Older Aussie renters at ‘greater risk of financial stress’ than home owners

In future, fewer retirees will own their own homes. Source: Getty.

According to new research, older Australians are one of the fastest-growing groups of renters in Australia with an increasing number of retirees forking out for rented properties.

Findings published in the Grattan Retirement Incomes Model (GRIM) state that older Aussies are “falling off the housing ladder”, and predict the situation will only continue to worsen for younger generations as they age.

“Falling home ownership rates among younger generations mean many more retirees in future won’t own their homes,” the report reads.

Read more: Aussie seniors the forgotten victims of housing affordability crisis.

Senior Australians in the private rental market are described as being “at greater risk of financial stress than home owners, or those in public housing”, according to the resource created by the Sydney-based Grattan Institute.

It also states that while most retirees can look forward to a comfortable retirement, with current retirees reporting lower stress levels than those in employment, retirees in the rental market are said to be “struggling”.

Read more: Think tank wants home-owner pensioners squeezed to close housing gap.

Brendan Coates, Grattan Institute senior policy advisor, said Rent Assistance needs to be raised to help retirees with a low-incomes to manage their rental fees. He said: Retirees of today — many of whom didn’t benefit from compulsory super contributions for their whole working lives — already feel more comfortable financially than younger Australians. And pensioners who own their homes are less likely to suffer financial stress than working-age Australians.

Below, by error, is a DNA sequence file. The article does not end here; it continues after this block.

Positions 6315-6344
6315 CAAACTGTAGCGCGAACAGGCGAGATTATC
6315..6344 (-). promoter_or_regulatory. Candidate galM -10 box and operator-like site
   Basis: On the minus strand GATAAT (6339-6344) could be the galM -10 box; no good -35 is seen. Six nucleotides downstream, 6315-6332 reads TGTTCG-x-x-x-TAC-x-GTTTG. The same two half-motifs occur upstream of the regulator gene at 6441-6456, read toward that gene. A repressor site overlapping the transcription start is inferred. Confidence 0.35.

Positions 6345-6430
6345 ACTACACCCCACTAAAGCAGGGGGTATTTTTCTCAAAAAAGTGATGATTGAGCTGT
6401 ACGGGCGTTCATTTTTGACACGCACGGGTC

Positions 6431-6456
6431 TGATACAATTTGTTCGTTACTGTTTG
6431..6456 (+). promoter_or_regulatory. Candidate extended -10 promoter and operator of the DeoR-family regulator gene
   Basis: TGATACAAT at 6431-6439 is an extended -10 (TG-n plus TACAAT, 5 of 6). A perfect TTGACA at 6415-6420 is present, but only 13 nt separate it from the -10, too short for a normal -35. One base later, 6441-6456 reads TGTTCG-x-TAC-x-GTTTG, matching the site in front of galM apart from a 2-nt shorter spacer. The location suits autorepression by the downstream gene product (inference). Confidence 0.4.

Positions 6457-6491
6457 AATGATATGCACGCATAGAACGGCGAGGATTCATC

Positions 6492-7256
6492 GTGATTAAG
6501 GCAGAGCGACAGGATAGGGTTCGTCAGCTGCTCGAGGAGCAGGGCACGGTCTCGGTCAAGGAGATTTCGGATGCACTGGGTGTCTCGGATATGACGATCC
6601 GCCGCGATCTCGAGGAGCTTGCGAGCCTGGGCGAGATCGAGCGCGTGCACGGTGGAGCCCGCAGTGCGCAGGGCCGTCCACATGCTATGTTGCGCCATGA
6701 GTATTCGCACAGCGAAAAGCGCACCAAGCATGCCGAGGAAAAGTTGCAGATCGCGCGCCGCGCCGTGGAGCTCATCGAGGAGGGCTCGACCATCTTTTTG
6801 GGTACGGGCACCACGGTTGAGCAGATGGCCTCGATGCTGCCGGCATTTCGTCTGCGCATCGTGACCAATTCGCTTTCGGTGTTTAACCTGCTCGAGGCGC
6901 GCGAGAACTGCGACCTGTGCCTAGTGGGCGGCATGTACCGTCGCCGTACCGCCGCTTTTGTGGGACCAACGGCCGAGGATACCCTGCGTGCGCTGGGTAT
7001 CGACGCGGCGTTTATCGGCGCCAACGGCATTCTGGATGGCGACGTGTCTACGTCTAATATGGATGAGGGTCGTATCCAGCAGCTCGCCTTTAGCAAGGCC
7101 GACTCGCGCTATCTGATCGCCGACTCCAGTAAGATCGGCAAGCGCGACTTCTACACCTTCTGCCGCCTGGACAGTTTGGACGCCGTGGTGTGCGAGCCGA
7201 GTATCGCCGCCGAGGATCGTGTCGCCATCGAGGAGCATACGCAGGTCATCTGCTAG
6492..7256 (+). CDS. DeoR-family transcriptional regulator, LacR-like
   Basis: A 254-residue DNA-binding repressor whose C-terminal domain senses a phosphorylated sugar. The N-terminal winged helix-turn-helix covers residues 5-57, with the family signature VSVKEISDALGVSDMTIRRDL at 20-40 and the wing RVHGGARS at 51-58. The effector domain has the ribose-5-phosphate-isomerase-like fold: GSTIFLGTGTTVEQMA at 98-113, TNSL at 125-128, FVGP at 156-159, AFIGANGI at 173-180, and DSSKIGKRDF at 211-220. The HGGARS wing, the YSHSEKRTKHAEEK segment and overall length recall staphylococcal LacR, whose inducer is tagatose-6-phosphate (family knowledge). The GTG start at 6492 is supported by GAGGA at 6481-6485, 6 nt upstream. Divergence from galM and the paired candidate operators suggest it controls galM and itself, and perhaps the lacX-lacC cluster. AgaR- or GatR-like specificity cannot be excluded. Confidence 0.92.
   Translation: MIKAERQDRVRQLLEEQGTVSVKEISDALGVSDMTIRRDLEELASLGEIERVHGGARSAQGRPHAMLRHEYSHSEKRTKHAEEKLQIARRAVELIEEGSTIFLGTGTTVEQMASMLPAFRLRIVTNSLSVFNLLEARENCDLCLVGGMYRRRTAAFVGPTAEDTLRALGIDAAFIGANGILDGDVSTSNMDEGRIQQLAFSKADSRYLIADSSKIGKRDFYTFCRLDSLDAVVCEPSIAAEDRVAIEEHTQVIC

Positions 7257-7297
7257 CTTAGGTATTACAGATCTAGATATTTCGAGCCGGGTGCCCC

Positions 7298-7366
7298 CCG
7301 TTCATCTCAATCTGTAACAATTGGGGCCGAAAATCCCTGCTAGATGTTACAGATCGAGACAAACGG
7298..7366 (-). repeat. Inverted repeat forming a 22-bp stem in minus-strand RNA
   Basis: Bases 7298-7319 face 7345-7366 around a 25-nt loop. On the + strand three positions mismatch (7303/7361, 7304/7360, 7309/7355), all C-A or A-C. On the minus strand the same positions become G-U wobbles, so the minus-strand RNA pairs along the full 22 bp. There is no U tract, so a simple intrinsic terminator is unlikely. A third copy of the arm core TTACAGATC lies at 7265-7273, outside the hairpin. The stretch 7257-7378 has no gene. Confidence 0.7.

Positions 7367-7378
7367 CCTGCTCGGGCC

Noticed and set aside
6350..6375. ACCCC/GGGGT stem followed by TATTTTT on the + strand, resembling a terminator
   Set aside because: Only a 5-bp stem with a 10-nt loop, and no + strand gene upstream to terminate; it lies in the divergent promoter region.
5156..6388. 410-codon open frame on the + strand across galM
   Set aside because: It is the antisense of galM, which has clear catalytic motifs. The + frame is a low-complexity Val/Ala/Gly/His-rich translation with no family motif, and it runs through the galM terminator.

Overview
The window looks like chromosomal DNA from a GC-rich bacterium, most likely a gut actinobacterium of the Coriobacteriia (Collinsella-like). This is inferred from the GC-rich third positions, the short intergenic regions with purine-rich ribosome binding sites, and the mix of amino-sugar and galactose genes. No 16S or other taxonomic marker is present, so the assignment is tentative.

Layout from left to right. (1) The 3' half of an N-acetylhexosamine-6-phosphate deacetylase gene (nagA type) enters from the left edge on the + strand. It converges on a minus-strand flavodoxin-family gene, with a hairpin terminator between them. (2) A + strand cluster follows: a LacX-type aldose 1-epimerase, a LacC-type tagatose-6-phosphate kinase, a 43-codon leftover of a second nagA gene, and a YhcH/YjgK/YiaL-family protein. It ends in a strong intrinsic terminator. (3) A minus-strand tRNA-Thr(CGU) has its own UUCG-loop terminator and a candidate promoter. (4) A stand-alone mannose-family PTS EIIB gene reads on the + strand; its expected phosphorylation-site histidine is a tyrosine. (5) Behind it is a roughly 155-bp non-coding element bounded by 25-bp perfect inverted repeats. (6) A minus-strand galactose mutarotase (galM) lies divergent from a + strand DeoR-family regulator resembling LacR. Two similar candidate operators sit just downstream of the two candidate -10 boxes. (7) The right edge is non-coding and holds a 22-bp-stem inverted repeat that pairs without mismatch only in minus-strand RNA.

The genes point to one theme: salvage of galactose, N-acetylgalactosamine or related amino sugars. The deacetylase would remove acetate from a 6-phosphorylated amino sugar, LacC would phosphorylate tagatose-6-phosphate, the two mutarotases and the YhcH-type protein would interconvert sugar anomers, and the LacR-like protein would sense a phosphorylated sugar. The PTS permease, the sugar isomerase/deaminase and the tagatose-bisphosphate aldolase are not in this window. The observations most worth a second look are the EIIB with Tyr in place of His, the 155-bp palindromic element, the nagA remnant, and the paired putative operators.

“But our retirement incomes system doesn’t work for everyone. Senior Australians in the private rental market are at much greater risk of financial stress than homeowners, or those in public housing. 

“Falling home ownership rates among younger generations mean many more retirees in future won’t own their homes. The rate of Rent Assistance therefore needs to increase to help low-income retirees that don’t own their home.”

Coates added that Commonwealth Rent Assistance would need to be boosted by around 30 per cent in order to ensure retirees who rent have an “adequate or comfortable retirement”.

Read more: The Age Pension was introduced 110-years ago – ‘it’s time to modernise it’.

Joel Pringle, from The Benevolent Society, echoed the calls to increase Commonwealth Rent Assistance, stating that the current payments are not adequate in relation to the high costs associated with private rentals.

He said: “There is an unwillingness to take on the complexity and challenges of the housing system itself. Private rent is too high we need to increase rent assistance, but they (the government) have avoided doing that even though that could help people living on age pension who are experiencing poverty the most.”

What are your thoughts on this story? Do you live in rented accommodation? 

IMPORTANT LEGAL INFO This article is of a general nature and FYI only, because it doesn’t take into account your financial or legal situation, objectives or needs. That means it’s not financial product or legal advice and shouldn’t be relied upon as if it is. Before making a financial or legal decision, you should work out if the info is appropriate for your situation and get independent, licensed financial services or legal advice.

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